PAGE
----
Yeldon has had injury issues too but is still just 28 years old. He had an excellent rookie year in 2015 but played behind Leonard Fournette for the most part after that when he was with the Jaguars. Still, one of Yeldon’s biggest strengths is his ability to catch the ball out of the backfield.
It would be nice if the Seahawks threw to their backs a bit more (and their tight ends as well) and with the hopes that Seattle starts doing this more, Yeldon would be a great fit. He averages 4.1 yards a carry over 492 career rushes but in the first four years of his career, he averaged 48 receptions a season. He also averaged 7.8 yards a catch.
While this number isn’t otherworldly, it should be noted that 34 percent of his catches through his first four years finished by his team picking up a first down. That kind of thing means his team stays on the field and extends drives. Seattle has not been able to do that well this year and must learn to do this soon to help keep its defense fresh in the second halves of games.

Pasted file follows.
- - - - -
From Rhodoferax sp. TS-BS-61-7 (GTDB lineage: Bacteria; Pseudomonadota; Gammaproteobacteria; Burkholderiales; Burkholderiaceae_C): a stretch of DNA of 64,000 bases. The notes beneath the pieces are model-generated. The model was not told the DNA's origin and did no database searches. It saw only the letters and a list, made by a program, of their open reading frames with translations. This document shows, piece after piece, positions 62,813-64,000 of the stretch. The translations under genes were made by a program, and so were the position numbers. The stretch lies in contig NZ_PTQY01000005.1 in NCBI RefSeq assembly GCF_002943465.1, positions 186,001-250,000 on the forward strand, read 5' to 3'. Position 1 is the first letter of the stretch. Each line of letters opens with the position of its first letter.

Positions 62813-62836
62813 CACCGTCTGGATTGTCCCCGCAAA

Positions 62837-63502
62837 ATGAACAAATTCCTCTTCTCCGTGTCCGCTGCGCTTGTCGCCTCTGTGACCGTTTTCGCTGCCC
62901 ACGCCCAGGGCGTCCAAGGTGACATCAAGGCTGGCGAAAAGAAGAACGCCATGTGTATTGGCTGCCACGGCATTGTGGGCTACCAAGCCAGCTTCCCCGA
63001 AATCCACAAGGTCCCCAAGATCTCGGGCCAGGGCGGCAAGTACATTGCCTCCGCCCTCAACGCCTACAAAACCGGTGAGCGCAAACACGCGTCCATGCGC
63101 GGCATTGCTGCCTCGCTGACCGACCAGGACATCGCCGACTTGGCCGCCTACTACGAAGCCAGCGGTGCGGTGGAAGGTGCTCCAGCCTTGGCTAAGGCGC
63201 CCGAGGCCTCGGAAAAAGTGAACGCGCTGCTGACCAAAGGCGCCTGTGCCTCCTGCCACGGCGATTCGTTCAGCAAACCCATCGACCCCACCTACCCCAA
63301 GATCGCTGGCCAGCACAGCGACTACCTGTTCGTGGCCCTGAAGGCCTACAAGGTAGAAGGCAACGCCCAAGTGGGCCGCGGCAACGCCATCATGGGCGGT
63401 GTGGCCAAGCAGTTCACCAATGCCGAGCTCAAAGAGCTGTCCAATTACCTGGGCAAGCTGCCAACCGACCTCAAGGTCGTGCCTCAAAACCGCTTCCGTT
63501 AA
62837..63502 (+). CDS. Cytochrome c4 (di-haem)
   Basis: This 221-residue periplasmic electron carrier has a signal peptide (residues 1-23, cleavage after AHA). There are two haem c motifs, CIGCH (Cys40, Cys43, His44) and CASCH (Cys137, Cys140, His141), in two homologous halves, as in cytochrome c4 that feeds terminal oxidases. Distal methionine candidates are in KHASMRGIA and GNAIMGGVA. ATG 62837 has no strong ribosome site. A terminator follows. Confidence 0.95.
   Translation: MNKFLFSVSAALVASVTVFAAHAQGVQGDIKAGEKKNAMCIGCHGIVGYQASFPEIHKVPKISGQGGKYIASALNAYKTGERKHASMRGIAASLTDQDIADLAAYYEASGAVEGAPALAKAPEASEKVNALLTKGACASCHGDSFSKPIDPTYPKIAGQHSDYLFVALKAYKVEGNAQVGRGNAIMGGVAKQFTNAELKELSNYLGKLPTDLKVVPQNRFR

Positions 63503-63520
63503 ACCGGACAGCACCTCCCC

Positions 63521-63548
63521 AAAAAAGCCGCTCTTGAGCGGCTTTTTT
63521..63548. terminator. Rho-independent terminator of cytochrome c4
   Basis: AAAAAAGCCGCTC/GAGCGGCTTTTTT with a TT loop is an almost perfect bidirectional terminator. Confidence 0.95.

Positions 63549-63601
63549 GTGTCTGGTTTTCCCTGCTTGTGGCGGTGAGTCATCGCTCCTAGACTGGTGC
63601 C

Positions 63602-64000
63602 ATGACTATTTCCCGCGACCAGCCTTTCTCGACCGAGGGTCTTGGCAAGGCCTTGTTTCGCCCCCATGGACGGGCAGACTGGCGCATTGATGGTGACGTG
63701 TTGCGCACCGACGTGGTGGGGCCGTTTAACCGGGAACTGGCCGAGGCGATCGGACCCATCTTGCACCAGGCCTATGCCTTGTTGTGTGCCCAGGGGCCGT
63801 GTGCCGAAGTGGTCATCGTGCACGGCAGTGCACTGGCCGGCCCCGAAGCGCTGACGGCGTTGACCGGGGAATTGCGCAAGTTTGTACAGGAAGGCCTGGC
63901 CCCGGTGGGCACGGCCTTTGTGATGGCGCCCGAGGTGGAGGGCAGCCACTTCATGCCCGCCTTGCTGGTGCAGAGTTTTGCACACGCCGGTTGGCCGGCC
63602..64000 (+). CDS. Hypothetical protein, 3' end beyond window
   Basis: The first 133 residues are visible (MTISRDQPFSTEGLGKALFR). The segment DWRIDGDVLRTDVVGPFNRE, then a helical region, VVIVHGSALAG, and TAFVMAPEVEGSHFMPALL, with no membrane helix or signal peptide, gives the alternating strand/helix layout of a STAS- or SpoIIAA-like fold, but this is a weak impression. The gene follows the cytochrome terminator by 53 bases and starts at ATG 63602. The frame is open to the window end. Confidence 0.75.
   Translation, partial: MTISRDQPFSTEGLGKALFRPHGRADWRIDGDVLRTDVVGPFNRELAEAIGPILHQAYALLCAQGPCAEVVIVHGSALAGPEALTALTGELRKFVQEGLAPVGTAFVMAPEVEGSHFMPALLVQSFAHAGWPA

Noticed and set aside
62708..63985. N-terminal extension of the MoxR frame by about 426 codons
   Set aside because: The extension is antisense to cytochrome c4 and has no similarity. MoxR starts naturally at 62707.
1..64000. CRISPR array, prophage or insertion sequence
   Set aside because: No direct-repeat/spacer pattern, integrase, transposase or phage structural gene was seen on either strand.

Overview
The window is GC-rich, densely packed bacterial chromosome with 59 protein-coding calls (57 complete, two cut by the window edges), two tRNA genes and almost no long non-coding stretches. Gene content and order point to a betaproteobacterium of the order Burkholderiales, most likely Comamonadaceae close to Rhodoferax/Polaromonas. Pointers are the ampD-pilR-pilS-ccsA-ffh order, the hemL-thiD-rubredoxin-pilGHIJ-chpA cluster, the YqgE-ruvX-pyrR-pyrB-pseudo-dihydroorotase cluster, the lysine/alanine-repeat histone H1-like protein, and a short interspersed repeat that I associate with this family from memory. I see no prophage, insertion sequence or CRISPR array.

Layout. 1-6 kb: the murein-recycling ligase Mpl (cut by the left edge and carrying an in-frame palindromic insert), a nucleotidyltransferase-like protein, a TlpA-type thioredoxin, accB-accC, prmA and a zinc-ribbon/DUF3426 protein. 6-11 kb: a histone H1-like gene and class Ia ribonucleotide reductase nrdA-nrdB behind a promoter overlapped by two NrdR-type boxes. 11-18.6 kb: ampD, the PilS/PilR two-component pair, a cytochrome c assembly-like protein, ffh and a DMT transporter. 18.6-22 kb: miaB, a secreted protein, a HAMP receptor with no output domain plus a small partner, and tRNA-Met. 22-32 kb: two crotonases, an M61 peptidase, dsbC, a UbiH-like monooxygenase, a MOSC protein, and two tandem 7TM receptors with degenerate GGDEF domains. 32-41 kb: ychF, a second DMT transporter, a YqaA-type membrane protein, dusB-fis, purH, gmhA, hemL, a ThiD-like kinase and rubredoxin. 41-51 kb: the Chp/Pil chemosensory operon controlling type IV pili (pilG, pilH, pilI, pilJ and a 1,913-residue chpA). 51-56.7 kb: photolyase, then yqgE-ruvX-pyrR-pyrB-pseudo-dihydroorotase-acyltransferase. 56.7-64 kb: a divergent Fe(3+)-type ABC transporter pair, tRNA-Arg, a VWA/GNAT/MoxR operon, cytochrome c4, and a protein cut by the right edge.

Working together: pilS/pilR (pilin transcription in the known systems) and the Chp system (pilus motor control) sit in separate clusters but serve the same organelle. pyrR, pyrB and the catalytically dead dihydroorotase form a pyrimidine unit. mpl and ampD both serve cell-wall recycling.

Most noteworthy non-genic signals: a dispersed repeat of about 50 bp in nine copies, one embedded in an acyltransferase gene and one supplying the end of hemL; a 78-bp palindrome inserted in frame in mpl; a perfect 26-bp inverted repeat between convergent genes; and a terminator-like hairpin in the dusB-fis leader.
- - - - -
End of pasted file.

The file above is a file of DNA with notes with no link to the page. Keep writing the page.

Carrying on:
Yeldon didn’t do much in 2019 and 2020 after joining the Bills but he wasn’t a good fit in what Buffalo wanted to do. He still has the skill to be a good part of a rotation at running back, which is what Seattle has moving forward if Carson can’t return, and Yeldon’s ability to catch only enhances his ability to be a three-down back for the Seahawks.